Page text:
Occupational Therapy in My Backyard

by Cheryl Hall on January 17th, 2023

As an OT provider, you know that OT and its practice and purpose can be a bit obscure, but not this week for this OT!

First, I went over to say hello to the neighbor who just moved in behind me and found out she is an OT too! How fun to meet a stranger and not have to explain what I do. Instead we had an instant connection and bonded about practicing OT for a bit.

The next day my husband and I decided our date of the month would be at the Maryland Center for History and Culture. (Sidebar: if you don’t schedule regular, proper dates with your partner, I highly recommend putting one on your calendar today.) As lovers of antiques and history, we were very interested in the exhibit of Baltimore Quilts – “Wild and Untamed”.

Baltimore Quilts are very recognizable. Colorful and unique, this style of quilt used complex appliqued blocks on a white background. Historically, many Baltimore Quilts were created by a group and most are signed so learning the history of the quilters is part of the fun.

So, what was the OT connection? I stopped at the first exhibit and the name Dr. William Rush Dunton Jr. jumped out! The exhibit was as much about OT as it was the quilts themselves. Dr. Dunton, known as the father of OT, practiced at the world renowned Sheppard and Enoch Pratt Hospital in Baltimore. He utilized a number of therapeutic occupations like gardening, woodworking and weaving with his psychiatric patients, but was most passionate about quilting. Dr. Dunton believed that the level of concentration required by quilting helped distract patients from their mental distress and the repetitive nature of the task was soothing. He also recognized the added benefits for those working on a Baltimore Quilt. The quilt blocks were often individually designed so creativity was required, and many Baltimore Quilts used a collection of blocks designed by different quilters, so the project gave participants a special sense of community.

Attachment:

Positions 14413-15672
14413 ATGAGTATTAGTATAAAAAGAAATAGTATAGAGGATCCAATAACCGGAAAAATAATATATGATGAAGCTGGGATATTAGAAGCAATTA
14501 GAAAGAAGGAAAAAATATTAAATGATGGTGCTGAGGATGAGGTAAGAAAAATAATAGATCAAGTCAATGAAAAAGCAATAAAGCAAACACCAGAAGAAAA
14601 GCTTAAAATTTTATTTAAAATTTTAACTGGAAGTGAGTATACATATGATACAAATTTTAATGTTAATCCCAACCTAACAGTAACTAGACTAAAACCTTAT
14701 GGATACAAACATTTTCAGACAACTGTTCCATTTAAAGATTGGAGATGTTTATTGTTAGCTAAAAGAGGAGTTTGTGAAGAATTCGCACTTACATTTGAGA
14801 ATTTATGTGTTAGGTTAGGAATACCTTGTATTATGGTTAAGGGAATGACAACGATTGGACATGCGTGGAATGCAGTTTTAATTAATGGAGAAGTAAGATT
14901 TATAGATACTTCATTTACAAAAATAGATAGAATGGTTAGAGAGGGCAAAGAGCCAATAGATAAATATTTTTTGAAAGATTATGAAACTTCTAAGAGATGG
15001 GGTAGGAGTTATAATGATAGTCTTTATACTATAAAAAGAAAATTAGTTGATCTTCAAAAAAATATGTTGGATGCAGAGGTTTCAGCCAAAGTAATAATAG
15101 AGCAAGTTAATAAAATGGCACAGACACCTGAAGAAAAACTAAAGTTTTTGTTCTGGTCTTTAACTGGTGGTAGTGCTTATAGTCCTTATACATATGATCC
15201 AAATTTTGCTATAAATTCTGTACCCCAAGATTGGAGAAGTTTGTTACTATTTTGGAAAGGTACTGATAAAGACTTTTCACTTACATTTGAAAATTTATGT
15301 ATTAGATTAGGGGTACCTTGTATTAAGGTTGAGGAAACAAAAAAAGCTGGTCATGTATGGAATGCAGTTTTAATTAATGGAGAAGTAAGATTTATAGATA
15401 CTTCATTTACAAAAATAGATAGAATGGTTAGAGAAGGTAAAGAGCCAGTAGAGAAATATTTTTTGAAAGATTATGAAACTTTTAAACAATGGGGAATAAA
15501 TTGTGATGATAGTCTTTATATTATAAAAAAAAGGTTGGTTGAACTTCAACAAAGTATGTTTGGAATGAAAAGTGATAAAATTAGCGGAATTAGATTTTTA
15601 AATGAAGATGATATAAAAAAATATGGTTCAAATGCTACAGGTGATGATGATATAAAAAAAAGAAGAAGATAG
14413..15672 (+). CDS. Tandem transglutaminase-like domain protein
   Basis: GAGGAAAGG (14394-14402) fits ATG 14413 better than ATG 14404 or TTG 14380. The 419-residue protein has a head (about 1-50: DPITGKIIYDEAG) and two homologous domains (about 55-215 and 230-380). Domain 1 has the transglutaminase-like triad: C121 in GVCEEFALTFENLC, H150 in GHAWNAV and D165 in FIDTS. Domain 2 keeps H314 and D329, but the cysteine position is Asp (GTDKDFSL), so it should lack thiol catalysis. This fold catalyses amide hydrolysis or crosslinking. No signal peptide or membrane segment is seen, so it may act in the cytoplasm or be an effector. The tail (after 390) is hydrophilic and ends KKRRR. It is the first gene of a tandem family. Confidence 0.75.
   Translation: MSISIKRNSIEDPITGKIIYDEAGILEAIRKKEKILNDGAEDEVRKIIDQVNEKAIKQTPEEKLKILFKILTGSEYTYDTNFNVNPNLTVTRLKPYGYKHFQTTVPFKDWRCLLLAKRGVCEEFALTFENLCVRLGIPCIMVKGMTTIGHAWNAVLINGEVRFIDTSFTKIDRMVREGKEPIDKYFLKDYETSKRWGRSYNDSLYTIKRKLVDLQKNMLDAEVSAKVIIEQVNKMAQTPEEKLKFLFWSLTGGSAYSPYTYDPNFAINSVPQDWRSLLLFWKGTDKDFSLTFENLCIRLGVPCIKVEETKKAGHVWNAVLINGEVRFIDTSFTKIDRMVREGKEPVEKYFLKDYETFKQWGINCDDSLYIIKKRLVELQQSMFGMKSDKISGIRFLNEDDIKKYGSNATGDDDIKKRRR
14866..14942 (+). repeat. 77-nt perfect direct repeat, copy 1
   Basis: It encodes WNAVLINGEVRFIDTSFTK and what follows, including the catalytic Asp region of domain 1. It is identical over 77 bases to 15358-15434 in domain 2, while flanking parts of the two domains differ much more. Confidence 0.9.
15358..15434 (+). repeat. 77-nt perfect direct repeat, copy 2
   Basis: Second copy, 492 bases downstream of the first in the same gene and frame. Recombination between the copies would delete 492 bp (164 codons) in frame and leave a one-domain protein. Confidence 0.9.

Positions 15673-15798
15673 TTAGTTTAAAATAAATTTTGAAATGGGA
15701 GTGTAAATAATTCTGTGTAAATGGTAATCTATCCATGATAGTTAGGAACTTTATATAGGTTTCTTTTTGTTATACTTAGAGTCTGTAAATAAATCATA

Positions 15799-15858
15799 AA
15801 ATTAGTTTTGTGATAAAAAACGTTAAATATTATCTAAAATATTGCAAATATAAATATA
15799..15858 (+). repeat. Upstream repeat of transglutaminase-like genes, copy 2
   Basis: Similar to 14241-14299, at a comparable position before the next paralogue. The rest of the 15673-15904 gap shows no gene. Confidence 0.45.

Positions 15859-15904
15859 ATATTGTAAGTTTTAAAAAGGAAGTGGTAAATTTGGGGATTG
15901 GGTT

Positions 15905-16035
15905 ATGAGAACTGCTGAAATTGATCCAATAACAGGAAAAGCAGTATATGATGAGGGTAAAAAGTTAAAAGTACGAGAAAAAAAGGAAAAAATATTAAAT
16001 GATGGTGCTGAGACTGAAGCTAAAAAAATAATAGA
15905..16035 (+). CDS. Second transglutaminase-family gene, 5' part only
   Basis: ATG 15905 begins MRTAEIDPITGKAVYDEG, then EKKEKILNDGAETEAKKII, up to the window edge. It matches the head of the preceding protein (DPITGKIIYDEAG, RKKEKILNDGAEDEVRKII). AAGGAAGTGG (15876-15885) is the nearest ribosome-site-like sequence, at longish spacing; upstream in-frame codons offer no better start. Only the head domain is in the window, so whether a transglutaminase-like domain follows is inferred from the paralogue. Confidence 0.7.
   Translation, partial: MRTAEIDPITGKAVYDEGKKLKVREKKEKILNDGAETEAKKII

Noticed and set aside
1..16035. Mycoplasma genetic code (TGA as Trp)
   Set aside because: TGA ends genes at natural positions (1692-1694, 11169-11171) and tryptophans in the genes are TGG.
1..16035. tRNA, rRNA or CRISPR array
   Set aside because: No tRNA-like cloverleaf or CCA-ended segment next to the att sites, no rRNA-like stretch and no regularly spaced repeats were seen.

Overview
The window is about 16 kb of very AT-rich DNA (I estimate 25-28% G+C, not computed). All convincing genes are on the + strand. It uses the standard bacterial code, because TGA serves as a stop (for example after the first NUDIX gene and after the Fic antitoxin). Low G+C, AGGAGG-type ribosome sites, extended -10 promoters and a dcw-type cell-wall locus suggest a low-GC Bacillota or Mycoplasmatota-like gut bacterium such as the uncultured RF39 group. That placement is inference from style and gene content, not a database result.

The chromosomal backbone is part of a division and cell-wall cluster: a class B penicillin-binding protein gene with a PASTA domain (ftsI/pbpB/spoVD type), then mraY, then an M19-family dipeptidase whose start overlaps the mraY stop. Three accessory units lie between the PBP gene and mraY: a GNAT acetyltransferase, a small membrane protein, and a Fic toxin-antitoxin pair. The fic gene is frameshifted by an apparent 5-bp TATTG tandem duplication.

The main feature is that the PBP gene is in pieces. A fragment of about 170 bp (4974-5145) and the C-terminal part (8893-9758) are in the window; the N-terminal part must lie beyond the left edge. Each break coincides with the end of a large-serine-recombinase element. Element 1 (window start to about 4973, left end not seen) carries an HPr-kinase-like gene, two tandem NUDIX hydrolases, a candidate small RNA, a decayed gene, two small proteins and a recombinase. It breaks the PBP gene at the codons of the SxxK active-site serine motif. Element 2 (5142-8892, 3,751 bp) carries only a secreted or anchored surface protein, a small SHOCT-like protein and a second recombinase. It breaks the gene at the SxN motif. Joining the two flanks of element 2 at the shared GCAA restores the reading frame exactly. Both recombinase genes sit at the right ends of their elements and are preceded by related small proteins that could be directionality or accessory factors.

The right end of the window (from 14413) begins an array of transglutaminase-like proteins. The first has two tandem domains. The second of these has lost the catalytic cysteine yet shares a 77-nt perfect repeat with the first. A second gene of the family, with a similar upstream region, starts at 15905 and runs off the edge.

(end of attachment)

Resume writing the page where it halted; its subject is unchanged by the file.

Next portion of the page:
While Dr. Dunton is best known for his work as a pioneer in occupational therapy for persons with mental health diagnoses, he is also authored the book Old Quilts in 1947 which detailed many of the Baltimore Quilts and their social history. So, if you are close to the Baltimore area, make time to check out the exhibit or visit the center online at MD Center for History and Culture Exhibit: Wild and Untamed

P.S. Be sure to schedule a date with your special someone today!

  • About Me

    Cheryl Hall
    Occupational Therapist
    Maryland, United States

    Welcome to a site devoted to sharing experience, knowledge and resources to make your job of being a great therapist a lot easier.

    I have been an occupational therapist for more than 30 years. I graduated from San Jose State University with degrees in Occupational Therapy, Gerontology, and Early Child Development. My passion is working with adults and children in home health but I have also worked in rehab, sub-acute rehab, hand therapy, transitional living for TBI, and hospital-based outpatient settings.

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